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Journal Article

An Approach to Scoring Collaboration in Online Game Environments  pp335-342

Claire Scoular, Esther Care, Nafisa Awwal

© Aug 2017 Volume 15 Issue 4, Editor: Elizabeth Boyle and Thomas Connolly, pp281 - 366

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Abstract

With technological advances, it is now possible to use games to capture information‑rich behaviours that reveal processes by which players interact and solve problems. Recent problem‑based games have been designed to assess and record detailed interactions between the problem solver and the game environment, and thereby capture salient solution processes in an unobtrusive way (Zoanetti, 2010; Bennett et al., 2003; Shute & Wang, 2009). The Assessment and Teaching of 21st Century Skills project used an innovative approach to capture these processes through responses (activities and communication patterns) within collaborative games (Griffin & Care, 2015). Game player response patterns are identified as behaviours that are indicative of skills and are captured in real‑time game play within time‑structured log files. The analysis of these log files allows for inferences to be drawn in regard to the efficiency and quality of player performance. A concern with this approach is that game development for this purpose is complex, time consuming and expensive, with unique scoring applied to each game. This paper presents another approach that identifies, across games, common behaviours. A systematic scoring system for assessing player behaviours in games could provide access to useful data not only from new games but from existing games. This paper presents such an approach using collaborative games situated in a problem‑solving context.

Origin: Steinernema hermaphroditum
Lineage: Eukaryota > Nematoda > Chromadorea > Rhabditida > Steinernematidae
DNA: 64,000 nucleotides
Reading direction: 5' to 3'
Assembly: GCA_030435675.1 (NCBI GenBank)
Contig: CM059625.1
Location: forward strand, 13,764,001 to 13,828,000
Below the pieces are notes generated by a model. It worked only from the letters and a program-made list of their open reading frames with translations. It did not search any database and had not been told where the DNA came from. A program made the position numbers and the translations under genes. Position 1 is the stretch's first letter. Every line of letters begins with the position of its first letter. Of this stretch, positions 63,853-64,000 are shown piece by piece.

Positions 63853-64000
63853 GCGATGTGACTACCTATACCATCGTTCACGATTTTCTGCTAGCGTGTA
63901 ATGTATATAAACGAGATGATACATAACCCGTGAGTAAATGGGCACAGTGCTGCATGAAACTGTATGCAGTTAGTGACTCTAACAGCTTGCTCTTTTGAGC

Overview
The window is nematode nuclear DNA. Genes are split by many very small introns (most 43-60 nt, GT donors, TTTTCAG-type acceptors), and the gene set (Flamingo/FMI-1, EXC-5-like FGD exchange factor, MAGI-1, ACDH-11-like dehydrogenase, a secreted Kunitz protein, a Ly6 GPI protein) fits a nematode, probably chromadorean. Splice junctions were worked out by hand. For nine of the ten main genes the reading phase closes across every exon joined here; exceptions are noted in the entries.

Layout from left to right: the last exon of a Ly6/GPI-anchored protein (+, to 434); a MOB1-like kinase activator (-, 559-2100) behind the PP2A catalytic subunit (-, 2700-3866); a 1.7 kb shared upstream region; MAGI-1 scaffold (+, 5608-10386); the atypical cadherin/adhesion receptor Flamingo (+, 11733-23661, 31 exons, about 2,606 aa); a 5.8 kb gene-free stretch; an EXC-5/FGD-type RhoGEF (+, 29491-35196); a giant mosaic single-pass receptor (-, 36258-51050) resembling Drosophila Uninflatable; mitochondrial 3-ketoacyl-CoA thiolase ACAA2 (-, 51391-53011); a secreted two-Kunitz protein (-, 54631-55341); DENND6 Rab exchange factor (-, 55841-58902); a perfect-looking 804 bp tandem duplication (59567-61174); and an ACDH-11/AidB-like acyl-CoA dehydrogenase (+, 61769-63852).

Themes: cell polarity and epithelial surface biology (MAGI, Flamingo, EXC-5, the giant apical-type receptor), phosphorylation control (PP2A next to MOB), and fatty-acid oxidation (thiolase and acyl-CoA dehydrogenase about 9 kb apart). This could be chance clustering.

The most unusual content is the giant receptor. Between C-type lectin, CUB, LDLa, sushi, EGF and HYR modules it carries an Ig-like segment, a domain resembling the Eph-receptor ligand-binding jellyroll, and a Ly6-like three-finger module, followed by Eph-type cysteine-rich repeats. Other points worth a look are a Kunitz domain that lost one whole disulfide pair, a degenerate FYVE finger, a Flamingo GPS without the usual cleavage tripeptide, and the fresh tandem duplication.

Keywords: Collaboration, problem solving, online assessment, log stream data, measurement, e-learning

 

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Journal Issue

Volume 15 Issue 4 / Aug 2017  pp281‑366

Editor: Elizabeth Boyle, Thomas Connolly

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Editorial

 

Keywords: Sign Language; American Sign Language; Recognition System; Kinect; Expert System; Game-Based Learning; Knowledge Engineering, Visual programming, Education, Computational thinking, K-12, Lightbot, Scratch, Microgames, learning, gender, culture, Multiple intelligences; Game preferences; Game mechanics; Evidence-based; Game design; Learning games, Collaboration, problem solving, online assessment, log stream data, measurement, e-learning, Educational Video Games; TAM (Technology Acceptance Model); Higher Education; Behavioural intention; Age

 

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